In the previous tutorial, we discussed the three basic kinds of Components in the OpenMDAO framework. This tutorial focuses on using one of those, ExplicitComponent, to build a simple analysis of a paraboloid function. We’ll explain the basic structure of a run file, show you how to set inputs, run the model, and check the output files.

# Paraboloid - A Single-Discipline Model#

Consider a paraboloid, defined by the explicit function

$f(x,y) = (x-3.0)^2 + x \times y + (y+4.0)^2 - 3.0 ,$

where x and y are the inputs to the function. The minimum of this function is located at

$x = \frac{20}{3} \quad , \quad y = -\frac{22}{3} .$

Here is a complete script that defines this equation as a component and then executes it with different input values, printing the results to the console when it’s done. Take a look at the full run script first, then we’ll break it down part by part to explain what each one does.

import openmdao.api as om

class Paraboloid(om.ExplicitComponent):
"""
Evaluates the equation f(x,y) = (x-3)^2 + xy + (y+4)^2 - 3.
"""

def setup(self):

def setup_partials(self):
# Finite difference all partials.
self.declare_partials('*', '*', method='fd')

def compute(self, inputs, outputs):
"""
f(x,y) = (x-3)^2 + xy + (y+4)^2 - 3

Minimum at: x = 6.6667; y = -7.3333
"""
x = inputs['x']
y = inputs['y']

outputs['f_xy'] = (x - 3.0)**2 + x * y + (y + 4.0)**2 - 3.0

if __name__ == "__main__":

model = om.Group()

prob = om.Problem(model)
prob.setup()

prob.set_val('parab_comp.x', 3.0)
prob.set_val('parab_comp.y', -4.0)

prob.run_model()
print(prob['parab_comp.f_xy'])

prob.set_val('parab_comp.x', 5.0)
prob.set_val('parab_comp.y', -2.0)

prob.run_model()
print(prob.get_val('parab_comp.f_xy'))

[-15.]
[-5.]


Next, let’s break this script down and understand each section:

## Preamble#

import openmdao.api as om


At the top of any script you’ll see this line (or lines very similar) which makes available the most common OpenMDAO classes and functions that are needed to build and run a model.

The openmdao.api module contains the class ExplicitComponent that we need to define the Paraboloid model. This can be accessed via “om.ExplicitComponent” when we need it. As you progress to more complex models, you will learn about more classes available in openmdao.api, but for now we only need this one to define our paraboloid component.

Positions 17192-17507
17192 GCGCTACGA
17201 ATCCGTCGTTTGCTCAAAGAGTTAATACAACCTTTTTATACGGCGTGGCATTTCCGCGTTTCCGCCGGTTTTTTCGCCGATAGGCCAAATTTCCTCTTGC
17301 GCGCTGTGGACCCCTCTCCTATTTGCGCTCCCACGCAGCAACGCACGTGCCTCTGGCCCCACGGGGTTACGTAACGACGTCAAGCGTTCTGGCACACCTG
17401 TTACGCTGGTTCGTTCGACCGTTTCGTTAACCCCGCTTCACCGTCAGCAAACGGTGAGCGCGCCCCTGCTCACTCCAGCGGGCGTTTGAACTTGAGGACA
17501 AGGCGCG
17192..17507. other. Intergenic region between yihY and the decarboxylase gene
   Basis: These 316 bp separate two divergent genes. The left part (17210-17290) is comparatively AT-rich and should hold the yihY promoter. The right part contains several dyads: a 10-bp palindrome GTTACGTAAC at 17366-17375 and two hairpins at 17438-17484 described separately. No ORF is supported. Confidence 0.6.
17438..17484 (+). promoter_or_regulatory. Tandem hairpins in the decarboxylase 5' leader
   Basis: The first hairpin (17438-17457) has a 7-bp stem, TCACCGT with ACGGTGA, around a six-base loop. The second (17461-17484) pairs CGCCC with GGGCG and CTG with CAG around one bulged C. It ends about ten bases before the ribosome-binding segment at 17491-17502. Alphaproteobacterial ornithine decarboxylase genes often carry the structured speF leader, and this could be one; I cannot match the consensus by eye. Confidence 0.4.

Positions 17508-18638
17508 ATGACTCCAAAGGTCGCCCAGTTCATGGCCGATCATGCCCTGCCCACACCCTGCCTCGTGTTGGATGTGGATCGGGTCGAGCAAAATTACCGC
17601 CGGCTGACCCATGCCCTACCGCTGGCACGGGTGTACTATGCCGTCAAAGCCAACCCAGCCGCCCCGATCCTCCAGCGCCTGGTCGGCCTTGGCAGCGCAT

## Defining a Component#

The component is the basic building block of a model. You will always define components as a subclass of either ExplicitComponent or ImplicitComponent. Since our simple paraboloid function is explicit, we’ll use the ExplicitComponent. You see three methods defined:

• setup: define all your inputs and outputs here

• setup_partials: declare partial derivatives

• compute: calculation of all output values for the given inputs

In the setup method you define the inputs and outputs of the component. In the setup_partials method in this case you also ask OpenMDAO to approximate all the partial derivatives (derivatives of outputs with respect to inputs) using the finite difference method <https://en.wikipedia.org/wiki/Finite_difference_method>_.

Note

One of OpenMDAO's most unique features is its support for analytic derivatives.
Providing analytic partial derivatives from your components can result in much more efficient optimizations.
We'll get to using analytic derivatives in later tutorials.

class Paraboloid(om.ExplicitComponent):
"""
Evaluates the equation f(x,y) = (x-3)^2 + xy + (y+4)^2 - 3.
"""

def setup(self):

def setup_partials(self):
# Finite difference all partials.
self.declare_partials('*', '*', method='fd')

def compute(self, inputs, outputs):
"""
f(x,y) = (x-3)^2 + xy + (y+4)^2 - 3

Minimum at: x = 6.6667; y = -7.3333
"""
x = inputs['x']
y = inputs['y']

outputs['f_xy'] = (x - 3.0)**2 + x * y + (y + 4.0)**2 - 3.0


## The Run Script#

In this example we’ve set up the run script at the bottom of the file. The start of the run script is denoted by the following statement:

if __name__ == '__main__':


All OpenMDAO models are built up from a hierarchy of Group instances that organize the components. In this example, the hierarchy is very simple, consisting of a single root group that holds a single component that is an instance of the Paraboloid class that we just defined.

Once the model hierarchy is defined, we pass it to the constructor of the Problem class. Then we call the setup() method on that problem, which tells the framework to do some initial work to get the data structures in place for execution. In this case, we call run_model() to actually perform the computation. Later, we’ll see how to explicitly set drivers and will be calling run_driver() instead.

Here we called run_model twice. The first time x and y have the initial values of 3.0 and -4.0 respectively. The second time we changed those values to 5.0 and -2.0 and then re-ran. There are a few details to note here. First, notice the way we printed the outputs via prob.get_val('parab_comp.f_xy') and similarly how we set the new values for x and y. You can get and set values using the “get_val” and “set_val” methods on problem. By default, these methods will set and get values defined in the dimensional units of the specified input or output. In this case, there are no units on the source (i.e. des_vars.x).

Note

Detailed information on units and scaling can be found in the feature documentation.

    if __name__ == "__main__":

model = om.Group()

prob = om.Problem(model)
prob.setup()

prob.set_val('parab_comp.x', 3.0)
prob.set_val('parab_comp.y', -4.0)

prob.run_model()
print(prob['parab_comp.f_xy'])

prob.set_val('parab_comp.x', 5.0)
prob.set_val('parab_comp.y', -2.0)

prob.run_model()
print(prob['parab_comp.f_xy'])